A: So there are two ways to site I think that are report to highlight Neal. The first is how does this site become a T1D Exchange clinical trial site and we have as I mentioned 75 sites that are carefully vetted by their previous history, the engaging in clinical research, their competencies around having the facilities to engage in clinical research and having the patient population that will allow them to execute on those clinical trials. So becoming a clinical trial site there is a process of vetting and ensuring that they are high quality sites capable of in fact engaging. But I think in addition we work with scientists, clinicians, industry and other stakeholders who are interested in engaging with us to do clinical research and for those we carefully vet each and every study to ensure that’s in line with our vision and strategy of creating a life that’s better for people with type 1 diabetes and to ensure that the kinds of studies that we do will ultimately, hopefully lead to transformative interventions and improvement to the lives for those.
N: Does the efficiency of your model include a cost effective aspect, are we talking better affordability as well as speedy research?
A: Well when it comes to cost effectiveness most certainly working with the T1D Exchange executed on clinical trials is a cost effective way to do studies. In fact a good use case at this is a company called Bosinia, it is a Canadian company that had a novel and transformative treatment that is called rescue glucagon and for people with type 1 diabetes they are at risk 24/7 of experiencing a life threatening low blood sugar reaction that can result in serious complications up to and including death. They have this compound but they didn’t have the resources to be able to do the clinical trials to identify the sites, recruit the patients to do it at relatively low cost and to bring that product to a stage of development that would make it appropriate for the FDA and other regulators to approve the product for use. And in record breaking speed, we were able to work with that team recognizing the transformative nature of this intervention, work with that team for protocol development until ultimately acquisition by…to further develop that hopefully commercialize this product within 18 months, unheard of (crosstalk) in today’s drug development environment. So from that standpoint, efficiency and cost effectiveness for Bosinia was clear and the benefits of the patients for this transformative therapy were also quite clear. Now, the data that we generate, we hope also provides fuel or if you will evidence that the kinds of therapies that we study will have ultimately a reduction in complications that require hospitalizations that increase the cost of health care…So we look at health resource utilization and health economics when it’s appropriate in certain studies.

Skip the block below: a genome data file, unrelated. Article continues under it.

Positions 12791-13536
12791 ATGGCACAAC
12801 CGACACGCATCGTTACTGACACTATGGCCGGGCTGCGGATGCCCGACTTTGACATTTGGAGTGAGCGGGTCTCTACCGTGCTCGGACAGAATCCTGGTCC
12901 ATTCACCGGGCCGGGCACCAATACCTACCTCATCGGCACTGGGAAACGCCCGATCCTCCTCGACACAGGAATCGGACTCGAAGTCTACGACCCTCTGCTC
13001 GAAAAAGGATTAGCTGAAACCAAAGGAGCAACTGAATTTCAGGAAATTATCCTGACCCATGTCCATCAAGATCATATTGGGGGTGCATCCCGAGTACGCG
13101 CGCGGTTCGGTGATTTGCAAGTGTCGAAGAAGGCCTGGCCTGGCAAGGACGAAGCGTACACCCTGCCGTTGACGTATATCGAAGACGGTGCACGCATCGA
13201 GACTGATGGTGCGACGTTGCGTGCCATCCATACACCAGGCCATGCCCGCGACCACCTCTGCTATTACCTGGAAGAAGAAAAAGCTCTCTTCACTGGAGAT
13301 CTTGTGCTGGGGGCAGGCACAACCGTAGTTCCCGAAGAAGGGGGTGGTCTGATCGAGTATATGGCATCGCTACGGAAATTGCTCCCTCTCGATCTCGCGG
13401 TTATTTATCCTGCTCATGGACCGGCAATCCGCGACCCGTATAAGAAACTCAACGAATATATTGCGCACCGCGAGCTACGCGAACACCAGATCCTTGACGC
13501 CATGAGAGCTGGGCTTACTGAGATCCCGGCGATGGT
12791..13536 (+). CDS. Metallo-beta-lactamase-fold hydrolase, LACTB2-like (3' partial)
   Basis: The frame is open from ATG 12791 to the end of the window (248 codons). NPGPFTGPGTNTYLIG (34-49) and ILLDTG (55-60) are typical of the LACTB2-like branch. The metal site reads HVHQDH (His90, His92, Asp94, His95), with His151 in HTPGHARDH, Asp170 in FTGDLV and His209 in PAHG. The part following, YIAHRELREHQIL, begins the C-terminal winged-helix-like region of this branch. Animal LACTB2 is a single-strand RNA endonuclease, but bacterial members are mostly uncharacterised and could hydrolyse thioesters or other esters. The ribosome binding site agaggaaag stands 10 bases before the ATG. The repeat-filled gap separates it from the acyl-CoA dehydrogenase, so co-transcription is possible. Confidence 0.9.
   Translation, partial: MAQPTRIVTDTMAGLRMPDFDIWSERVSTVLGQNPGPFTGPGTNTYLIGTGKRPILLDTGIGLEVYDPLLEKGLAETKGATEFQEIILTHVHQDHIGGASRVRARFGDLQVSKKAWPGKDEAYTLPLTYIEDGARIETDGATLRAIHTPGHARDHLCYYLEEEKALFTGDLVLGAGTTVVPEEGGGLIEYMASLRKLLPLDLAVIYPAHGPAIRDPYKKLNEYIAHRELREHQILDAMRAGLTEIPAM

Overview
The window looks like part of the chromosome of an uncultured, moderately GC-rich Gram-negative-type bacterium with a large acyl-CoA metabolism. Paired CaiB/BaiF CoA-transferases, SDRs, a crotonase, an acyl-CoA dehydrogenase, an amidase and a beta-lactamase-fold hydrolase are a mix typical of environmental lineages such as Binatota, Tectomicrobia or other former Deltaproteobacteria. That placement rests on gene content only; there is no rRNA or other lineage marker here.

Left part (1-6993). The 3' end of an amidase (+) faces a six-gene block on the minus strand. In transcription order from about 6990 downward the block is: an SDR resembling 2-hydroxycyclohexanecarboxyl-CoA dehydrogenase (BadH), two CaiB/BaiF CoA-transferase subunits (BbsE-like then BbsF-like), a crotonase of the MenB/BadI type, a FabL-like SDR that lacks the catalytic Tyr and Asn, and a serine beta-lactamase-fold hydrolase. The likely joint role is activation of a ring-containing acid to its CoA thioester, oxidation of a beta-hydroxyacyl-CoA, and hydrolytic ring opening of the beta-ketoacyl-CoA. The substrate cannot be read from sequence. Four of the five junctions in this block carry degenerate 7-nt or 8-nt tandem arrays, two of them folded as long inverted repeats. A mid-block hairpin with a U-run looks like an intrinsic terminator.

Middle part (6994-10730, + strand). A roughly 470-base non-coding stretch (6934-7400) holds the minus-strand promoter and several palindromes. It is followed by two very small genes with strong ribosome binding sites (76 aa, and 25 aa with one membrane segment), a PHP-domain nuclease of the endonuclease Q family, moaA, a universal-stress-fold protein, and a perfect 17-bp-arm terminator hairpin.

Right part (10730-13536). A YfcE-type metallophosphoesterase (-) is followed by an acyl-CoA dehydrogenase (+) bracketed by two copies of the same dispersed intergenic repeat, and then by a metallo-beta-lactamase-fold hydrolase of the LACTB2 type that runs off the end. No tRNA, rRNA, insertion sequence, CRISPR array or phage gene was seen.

N: What percentage would you say of your patient data base consists of pediatric patients?
A: So we have 2 data bases Neal but I think…important to highlight. One is the clinical trial registry that I’ve spent some time discussing with you until this…and the age spans from a year of age to over 80 years with the duration of diabetes anywhere from a year to greater than 40 years, it’s a very rich population of individuals and we…individuals with type 1, with in the pediatric age group, excuse me, than…old age. But we also have a separate cohort and data base called Glu and this community is a community that we recruit by word of mouth directly and through social media that there is no limit registry per se but these are individuals who come to us again as trusted custodians of their information that we study, we generate theories and hypothesis that we test by deploying questions of the day that lead us to understanding unmet needs, help drive research and create market for smaller companies to seek solutions that these patients raised. And that patient population, the demographics are a bit different with an average age being older and closer to the third to fourth or fourth to fifth decade.
N: Now where can our listeners go online and get more information about the T1D Exchange?
A: Well www.t1dexchange.org or I can direct people for information on Glu, our patients’ support community and engagement platform and clinical research tool at www.myglu.org.
N: Thank you so much. You’ve been listening to Health Professional Radio, I’m your host Neal Howard. And we’ve been in studio today talking with Dr. Henry Anhalt, Pediatric Endocrinologist and Chief Medical Officer of the T1D Exchange, a non-profit that fosters a model of collaboration between researchers, physicians, patients and industries as well in the fight against T1D. It’s been great having you here with us today Doctor.
A: Thank so much for the opportunity Neal.
N: Thank you. Transcripts and audio of this program are available at healthprofessionalradio.com.au and also at hpr.fm and you can subscribe to this podcast on iTunes.